• Regarding VMG’s home in Verizon – something I was thinking about after the Buzzfeed-HuffPost deal – I asked Guru if VMG’s recent financial performance made our company more attractive to Verizon and if we proved the bet that we wanted to do. This is the kind of question, by the way, that is pretty easy to write down but a little harder to ask when you’re talking to someone who could quit you at will. However, Guru replied “completely”. The CEO of VMG summarized the CEO of Verizon by saying that Verizon’s media business is “core” and that our parent company “will continue to invest in the media business as we continue to deliver on our promise.” Sign up for Extra Crunch.
  • According to Guru, VMG will not trade revenue for credibility in promoting e-commerce on its platform: “At no point will we trade the dollar value of a transaction for trust. there is no possibility. […] The editorial team is keeping me honest, ”he said, adding that he is staying away from changes that could upset the journalistic balance. That was good to hear.
  • And finally there are new media products that VMG wants to emulate or buy? Guru was generally optimistic about personalization but declined to say VMG is about to buy Substack or anything like that.

Oh, and I asked if VMG would sell or otherwise dispose of any other media properties following the HuffPost-BuzzFeed decision. Guru said that the Verizon CEO said the broader company was “fully committed” to the media business and that it would not “build on the divestment”. Instead it will be built “after investment and growth” and there are “no plans to sell additional properties”. Since I like my health insurance, that was nice to hear.

I understand the above isn’t a standard exchange listing, but one thing I will always try is to bring to you the conversations that get in my way thanks to my job.

Now back to venture capital.

Market notes

GameStop was your entire Twitter feed this week, but there are other things you need to know. Alfred, a US-based fintech company, raised $ 100 million on Tuesday, for example. The company brings together digital intelligence and people to help users manage their financial lives. Neat.

In addition to our most recent data-driven coverage of corporate data for 2020 – including an immersion in the African VC market – investment group Work-Bench took a look at how the enterprise tech scene in NYC was evolving in the second half of last year. This is exactly the kind of data I would analyze for you in a more regular week. But since we had this week, you’ve got to do it yourself.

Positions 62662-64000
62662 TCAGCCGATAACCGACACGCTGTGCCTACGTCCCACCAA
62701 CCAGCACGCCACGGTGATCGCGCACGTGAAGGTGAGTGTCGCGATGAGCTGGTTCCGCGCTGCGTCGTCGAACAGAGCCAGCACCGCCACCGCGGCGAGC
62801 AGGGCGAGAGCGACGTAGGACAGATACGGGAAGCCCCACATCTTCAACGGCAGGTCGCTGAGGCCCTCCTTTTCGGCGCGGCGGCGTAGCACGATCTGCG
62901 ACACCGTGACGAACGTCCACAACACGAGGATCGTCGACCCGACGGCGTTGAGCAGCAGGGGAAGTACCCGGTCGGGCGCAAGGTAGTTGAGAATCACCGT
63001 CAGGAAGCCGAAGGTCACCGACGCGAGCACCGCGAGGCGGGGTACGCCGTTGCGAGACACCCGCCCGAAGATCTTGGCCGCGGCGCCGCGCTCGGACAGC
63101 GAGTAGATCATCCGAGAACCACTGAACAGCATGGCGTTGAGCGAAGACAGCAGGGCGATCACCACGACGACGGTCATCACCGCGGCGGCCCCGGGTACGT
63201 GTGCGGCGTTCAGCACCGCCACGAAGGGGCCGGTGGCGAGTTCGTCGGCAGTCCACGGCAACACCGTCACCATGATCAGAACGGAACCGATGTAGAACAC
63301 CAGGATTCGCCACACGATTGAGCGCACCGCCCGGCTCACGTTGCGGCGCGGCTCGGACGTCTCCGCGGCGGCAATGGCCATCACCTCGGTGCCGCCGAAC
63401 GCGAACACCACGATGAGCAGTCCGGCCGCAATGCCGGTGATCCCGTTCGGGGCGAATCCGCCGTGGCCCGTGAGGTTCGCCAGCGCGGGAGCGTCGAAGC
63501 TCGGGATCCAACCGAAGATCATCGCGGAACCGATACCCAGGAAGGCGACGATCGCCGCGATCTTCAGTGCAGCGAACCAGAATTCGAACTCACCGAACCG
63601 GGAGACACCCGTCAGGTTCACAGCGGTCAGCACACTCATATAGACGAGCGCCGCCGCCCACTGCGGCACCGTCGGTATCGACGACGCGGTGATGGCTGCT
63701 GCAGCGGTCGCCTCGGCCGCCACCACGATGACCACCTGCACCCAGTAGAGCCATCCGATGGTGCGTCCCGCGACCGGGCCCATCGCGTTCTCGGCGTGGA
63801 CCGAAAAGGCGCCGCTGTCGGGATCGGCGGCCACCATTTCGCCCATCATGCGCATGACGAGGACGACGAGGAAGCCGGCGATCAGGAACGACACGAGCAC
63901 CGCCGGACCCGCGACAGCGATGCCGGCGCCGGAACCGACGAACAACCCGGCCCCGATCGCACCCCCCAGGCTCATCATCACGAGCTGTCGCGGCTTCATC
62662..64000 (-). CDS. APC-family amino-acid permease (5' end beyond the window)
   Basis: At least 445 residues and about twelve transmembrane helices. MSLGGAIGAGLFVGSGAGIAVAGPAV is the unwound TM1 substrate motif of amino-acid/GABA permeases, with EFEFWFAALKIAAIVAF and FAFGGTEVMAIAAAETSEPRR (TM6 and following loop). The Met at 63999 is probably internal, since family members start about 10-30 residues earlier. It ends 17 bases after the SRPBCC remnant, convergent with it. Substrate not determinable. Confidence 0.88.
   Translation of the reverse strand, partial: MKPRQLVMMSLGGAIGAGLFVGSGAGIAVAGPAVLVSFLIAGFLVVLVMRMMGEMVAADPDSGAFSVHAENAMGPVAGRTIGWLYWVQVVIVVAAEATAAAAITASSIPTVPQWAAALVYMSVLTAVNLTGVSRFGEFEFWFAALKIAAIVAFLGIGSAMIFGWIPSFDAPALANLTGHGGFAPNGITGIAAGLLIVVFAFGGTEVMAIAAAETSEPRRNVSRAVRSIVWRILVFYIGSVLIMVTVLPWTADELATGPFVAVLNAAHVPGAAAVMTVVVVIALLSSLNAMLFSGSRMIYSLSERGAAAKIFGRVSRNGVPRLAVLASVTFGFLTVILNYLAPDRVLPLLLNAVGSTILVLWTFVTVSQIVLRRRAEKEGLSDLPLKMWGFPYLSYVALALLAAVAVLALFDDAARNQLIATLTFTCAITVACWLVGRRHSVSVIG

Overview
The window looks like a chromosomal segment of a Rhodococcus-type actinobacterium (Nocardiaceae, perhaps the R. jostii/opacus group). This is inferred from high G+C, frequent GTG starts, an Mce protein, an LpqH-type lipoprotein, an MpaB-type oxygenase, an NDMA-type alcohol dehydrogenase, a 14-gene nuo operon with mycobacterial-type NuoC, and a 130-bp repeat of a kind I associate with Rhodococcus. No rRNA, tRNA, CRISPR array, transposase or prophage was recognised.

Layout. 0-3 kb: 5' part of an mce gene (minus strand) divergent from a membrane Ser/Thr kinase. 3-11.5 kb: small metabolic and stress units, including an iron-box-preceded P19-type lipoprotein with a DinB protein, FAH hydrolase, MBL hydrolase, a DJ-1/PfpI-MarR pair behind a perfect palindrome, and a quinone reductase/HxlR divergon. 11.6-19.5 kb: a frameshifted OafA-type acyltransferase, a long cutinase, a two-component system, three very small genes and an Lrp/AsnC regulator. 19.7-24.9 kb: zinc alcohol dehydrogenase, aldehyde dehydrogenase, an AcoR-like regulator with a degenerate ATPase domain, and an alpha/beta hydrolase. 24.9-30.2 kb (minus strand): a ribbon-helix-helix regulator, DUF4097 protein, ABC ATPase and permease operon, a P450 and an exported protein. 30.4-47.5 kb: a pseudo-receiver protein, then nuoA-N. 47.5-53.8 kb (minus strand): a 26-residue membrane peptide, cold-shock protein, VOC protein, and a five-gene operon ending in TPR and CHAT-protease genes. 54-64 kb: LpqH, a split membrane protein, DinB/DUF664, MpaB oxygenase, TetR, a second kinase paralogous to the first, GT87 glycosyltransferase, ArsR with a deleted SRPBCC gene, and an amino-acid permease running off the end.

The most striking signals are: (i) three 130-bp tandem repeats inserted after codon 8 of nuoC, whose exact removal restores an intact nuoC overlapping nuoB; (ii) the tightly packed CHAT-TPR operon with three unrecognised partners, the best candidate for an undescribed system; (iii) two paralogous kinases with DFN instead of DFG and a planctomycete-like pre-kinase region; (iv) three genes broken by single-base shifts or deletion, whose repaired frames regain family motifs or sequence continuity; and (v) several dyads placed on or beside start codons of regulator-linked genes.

Hello, a startup that supports companies in recruiting various candidates has published a series of data in its report “Black Founder Funding Q4 2020″. Read it. If you don’t have time, I’ll give you the headline that both caught my eye and left my heart crushed: “Hello, research shows that of the 1,537 companies we analyzed [in Q4 2020]40 were run by black founders. ”

And this week I whined with Microsoft after it reported profits. With most of it saved for later, two things were clear: The cloud world still has tons of growth ahead of it, which is good news for a large part of the startup software market. If you want more team growth data to better understand why Salesforce bought Slack, wait another quarter.

Miscellaneous and miscellaneous

Finally, in August 2014, I came up with the idea for a burrito cannon delivery service. You’d press a button in an app and deliver a burrito to your office without making any decisions. Then postmates actually built a burrito cannon into their app, which was both fun and funny.

Fast forward to 2021, and Postmates is now part of Uber. And with the return of the burrito cannon, it’s back:

I didn’t expect my lazy, stupid idea to help an NFL star sprint down a field over half a decade later while an industrial-scale potato cannon shot a Mexican joy in his direction. But it’s 2021 and here we are.

I think all of my startup ideas are brilliant.